Nudity in American television
This article needs additional citations for verification. (April 2008) (Learn how and when to remove this template message)
Nudity in American television has always been a controversial topic. Aside from a few exceptions, nudity in the United States has traditionally not been shown on terrestrial television. On the other hand, cable television has been much less constrained as far as nudity is concerned.
The Public Broadcasting Service, which features nudity in anthropological documentaries as well as some films, was the first network to display national programming that featured frontal female nudity on television. In 1975 (with a rerun in 1986), the PBS National Geographic special Man: The Incredible Machine looked into parts of the human body and included in its opening scenes a fully nude woman in an artist's model pose; probably less for this than the innovative micro- and interior cinematography, this was for more than half a decade the most popular single program broadcast on the network.
In 1973, an episode of M*A*S*H contained one of the first depictions of nudity in prime time TV in the United States-—a brief glimpse of Gary Burghoff's buttocks as Radar's towel slips off as he runs into the shower tent to escape from the sniper fire.
Throughout the United States, many metropolitan areas had independent television stations that were not affiliated with any of the national networks and showed programming only to people within their limited broadcast range. During the 1980s, many of these stations experimented with content containing frontal female nudity in movies during prime time. KTLA in Los Angeles, for example, showed an unedited version of the Academy Award-winning One Flew Over the Cuckoo's Nest, which featured fully exposed female breasts, between 7:30 and 11 p.m. The channel began the time slot with a video of director Miloš Forman stating that the film was too controversial to be allowed a faithful television broadcast (NBC's earlier broadcast had cut the film to fit the two hours format with commercials), but that KTLA believed that the culture had changed such that a complete broadcast would be tolerated and appreciated. Then, it was followed by a disclaimer that was repeated after each commercial break.
KTVU in the San Francisco Bay Area regularly showed uncensored films that contained nudity, such as Magnum Force (1973, with uncredited Suzanne Somers appearing topless in a pool scene), Big Bad Mama (1974, with Angie Dickinson and William Shatner), and Walkabout (1971, which contained full frontal nudity in a nude bathing scene with then–teenage actress Jenny Agutter).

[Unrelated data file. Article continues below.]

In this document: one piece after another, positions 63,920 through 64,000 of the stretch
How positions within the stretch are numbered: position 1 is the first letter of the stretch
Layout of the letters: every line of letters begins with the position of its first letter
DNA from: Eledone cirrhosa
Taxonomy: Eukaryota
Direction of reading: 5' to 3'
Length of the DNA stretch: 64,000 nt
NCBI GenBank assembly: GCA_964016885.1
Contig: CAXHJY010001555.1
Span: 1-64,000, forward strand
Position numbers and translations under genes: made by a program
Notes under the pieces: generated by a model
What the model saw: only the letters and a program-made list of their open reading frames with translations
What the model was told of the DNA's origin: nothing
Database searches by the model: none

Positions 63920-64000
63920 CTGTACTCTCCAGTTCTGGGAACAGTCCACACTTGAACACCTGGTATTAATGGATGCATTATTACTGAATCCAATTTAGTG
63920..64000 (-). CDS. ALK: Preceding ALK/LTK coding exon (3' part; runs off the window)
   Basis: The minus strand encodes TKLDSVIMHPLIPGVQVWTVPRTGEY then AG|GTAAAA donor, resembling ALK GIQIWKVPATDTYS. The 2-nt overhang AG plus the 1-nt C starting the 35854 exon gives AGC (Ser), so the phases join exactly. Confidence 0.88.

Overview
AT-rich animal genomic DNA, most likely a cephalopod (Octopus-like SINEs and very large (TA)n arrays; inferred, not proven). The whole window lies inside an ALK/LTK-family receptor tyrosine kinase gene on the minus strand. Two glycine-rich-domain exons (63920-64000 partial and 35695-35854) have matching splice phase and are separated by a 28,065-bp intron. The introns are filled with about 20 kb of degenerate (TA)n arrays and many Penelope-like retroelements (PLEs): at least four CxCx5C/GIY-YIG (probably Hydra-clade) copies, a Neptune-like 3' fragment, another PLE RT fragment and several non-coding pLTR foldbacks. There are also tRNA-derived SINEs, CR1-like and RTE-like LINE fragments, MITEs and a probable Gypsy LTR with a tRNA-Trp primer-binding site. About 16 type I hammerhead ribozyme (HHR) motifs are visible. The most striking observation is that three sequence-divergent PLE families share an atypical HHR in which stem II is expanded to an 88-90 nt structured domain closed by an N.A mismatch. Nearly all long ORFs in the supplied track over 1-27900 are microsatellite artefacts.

A number of stations in this era even went so far as to run promotions during which they would show a series of movies known for nudity in an attempt to get higher ratings for the week. In almost all cases, the nudity was restricted to showing exposed buttocks and female breasts.
By the end of the 1980s, most of these stations had started to receive complaints about such nudity and these broadcasts eventually stopped. In addition, some of these stations became Fox affiliates and were no longer able to make independent programming decisions during prime time.
From the early 1990s until the early 2000s, some prime time series (such as ABC's NYPD Blue and Once and Again, CBS's Chicago Hope  and Fox's John Doe) experimented with nudity. NYPD Blue is noteworthy for featuring nudity in the context of people engaging in sexual activity. While fully exposed female breasts were never shown, the show often depicted full back nudity of men and women.
In 1997, NBC broadcast an unedited version of Steven Spielberg's Holocaust film Schindler's List in prime time. The film features brief full-frontal nudity of both sexes in non-sexual contexts. Then-Congressman Tom Coburn criticized NBC's airing of the film for its nudity, violence and profanity. Both Democrats and Coburn's fellow Republicans criticized Coburn for his reaction, and defended the film and NBC's choice to air it in full. Coburn subsequently apologized for his reaction.